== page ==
Three minutes.

Although Shu has to admit they do an admirable job of chasing the shadows out, leaving little leeway for someone to hide. It feels strange to view the gallery this way, stripped of mystique. Even the vaulted ceilings are lit plain as day.

One minute.

One of the officers at the left entrance shifts from foot to foot, likely affected by excitement. Just what Shu expects from third-rates, to treat this like a game.

Zero. 

“Ahahahaha~! Nice, nice, you’re really going all out for me now, aren’t you guys?”

There’s a commotion by the right-side entrance and a flash of gaudy purple that Shu can spy through the tangle of police that surge towards it. The officers around the display case hold the line, but the ones from the windows and left entrance abandon their stations to join the fray.

The electric whine spikes a mere second later, and the room is seared with a blaze of light. 

Shu staggers, hissing, then frantically tries to blink afterimages out of his teary eyes. 

“But y’know, I think I prefer prettier welcome committees ♪”

As his blurry vision clears he can see him: the thief in the flesh, posing right in the center of the room like he’s pulled off a great magic trick, sketching out a little bow. Both doors have been closed, and from the frantic pounding on the other side of the right one it’s clear the thief has somehow rounded most of the officers up and locked them out.

The ones around the case are starting to recover, their groaning tapering out as they straighten back up and reach for whatever weapons they have hanging from their belts. Tasers, Shu was assured earlier, because if a single officer puts a bullet in anything valuable Shu will make sure they never obtain a day’s peace in their life.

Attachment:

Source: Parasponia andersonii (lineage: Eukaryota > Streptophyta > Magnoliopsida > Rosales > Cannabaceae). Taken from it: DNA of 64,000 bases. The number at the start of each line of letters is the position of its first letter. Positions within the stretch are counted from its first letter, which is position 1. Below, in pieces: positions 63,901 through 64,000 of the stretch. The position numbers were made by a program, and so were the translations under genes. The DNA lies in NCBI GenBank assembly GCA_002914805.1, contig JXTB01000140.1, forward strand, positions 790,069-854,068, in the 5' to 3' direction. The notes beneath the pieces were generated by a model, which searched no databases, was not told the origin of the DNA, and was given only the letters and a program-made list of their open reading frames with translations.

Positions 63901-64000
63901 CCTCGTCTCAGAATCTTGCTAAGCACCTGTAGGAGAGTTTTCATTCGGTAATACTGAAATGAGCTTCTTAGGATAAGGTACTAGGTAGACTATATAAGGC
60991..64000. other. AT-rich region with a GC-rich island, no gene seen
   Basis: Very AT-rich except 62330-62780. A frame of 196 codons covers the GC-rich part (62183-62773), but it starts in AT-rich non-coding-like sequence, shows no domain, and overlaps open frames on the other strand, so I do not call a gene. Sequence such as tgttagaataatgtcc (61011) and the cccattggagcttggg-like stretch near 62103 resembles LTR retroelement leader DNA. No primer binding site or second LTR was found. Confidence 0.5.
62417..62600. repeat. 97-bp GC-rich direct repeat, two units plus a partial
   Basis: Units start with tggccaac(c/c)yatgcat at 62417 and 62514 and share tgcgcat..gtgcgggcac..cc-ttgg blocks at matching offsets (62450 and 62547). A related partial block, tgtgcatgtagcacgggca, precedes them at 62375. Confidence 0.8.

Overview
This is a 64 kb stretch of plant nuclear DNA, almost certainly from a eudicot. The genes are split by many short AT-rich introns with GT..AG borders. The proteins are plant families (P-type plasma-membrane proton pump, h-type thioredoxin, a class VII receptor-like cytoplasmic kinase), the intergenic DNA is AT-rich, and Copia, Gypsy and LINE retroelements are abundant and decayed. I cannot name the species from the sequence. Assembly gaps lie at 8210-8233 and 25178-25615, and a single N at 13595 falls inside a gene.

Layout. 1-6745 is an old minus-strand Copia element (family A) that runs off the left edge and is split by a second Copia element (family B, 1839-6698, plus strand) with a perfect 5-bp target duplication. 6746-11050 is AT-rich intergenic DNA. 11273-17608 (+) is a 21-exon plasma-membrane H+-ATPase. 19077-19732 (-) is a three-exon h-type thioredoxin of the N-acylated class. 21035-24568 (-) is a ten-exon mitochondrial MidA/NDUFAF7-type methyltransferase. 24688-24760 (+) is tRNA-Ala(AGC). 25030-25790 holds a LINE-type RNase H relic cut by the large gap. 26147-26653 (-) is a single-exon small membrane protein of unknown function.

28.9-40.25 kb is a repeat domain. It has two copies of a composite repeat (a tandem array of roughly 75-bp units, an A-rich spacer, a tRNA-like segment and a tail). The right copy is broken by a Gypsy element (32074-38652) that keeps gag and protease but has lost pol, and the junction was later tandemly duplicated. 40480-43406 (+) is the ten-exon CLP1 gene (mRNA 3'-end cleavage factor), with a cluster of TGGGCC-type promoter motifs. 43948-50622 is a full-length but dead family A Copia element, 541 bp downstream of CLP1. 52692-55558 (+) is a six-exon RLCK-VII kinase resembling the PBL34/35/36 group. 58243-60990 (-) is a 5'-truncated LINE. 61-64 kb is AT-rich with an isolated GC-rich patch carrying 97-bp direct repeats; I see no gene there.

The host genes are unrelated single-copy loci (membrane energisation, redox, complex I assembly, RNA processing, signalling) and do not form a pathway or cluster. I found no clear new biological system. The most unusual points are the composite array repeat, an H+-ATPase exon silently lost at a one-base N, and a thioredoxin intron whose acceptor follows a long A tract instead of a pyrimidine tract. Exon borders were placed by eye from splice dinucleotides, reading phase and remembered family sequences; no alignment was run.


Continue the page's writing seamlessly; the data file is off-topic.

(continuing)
“One, two, three, four dance partners for tonight, hm?” The thief says, making a show of counting the officers on his fingers as he approaches them. “Let’s make it a short one, it looks like they’re pretty determined to break that door down.”

Before he’s even finished speaking an officer charges him, but the thief just grabs his wrist and uses the momentum to swing him around, the taser misfiring into the second officer who drops to the floor like a bag of bricks. 

“Ow. Sorry, sorry,” The thief singsongs with not an ounce of guilt, pulling a cloth from some inner pocket of his coat and mashing it up against the first officer’s face. The man soon follows suit and drops to the floor, a second still body splayed out and useless. Shu watches in shock as the other two are taken care of with similar ease. 

In as little as one, maybe two minutes, the police had been handily defanged.

The thief doesn’t turn his way, and Shu presses his lips together, silent, as the thief swiftly removes the glass from the display case and snatches two earrings from their perch. Shu’s heart pounds in time with the ruckus at the door, an angry thud against his ribcage. He was told in no uncertain terms that he wasn’t allowed to confront this scoundrel. He was to stay out of the way and out of danger, and so Shu had prepared things accordingly.

But.

The phantom thief inspects his prize, the moment strangely long despite his earlier urgency, and Shu begins to sweat. Then slowly, slowly, that masked face turns to Shu. “Ahaha, looks like someone pulled a little switcharoo on me.”

Shu freezes, alarmed.

“These are pretty impressive replicas though, I’ll give you that,” the thief tosses them up and down in his hand playfully. “Guess I should have expected that kind of attention to detail from Mr. Shu Itsuki himself. You didn’t even tell any of these guys, did you? Now where, oh where are you hiding the real ones...”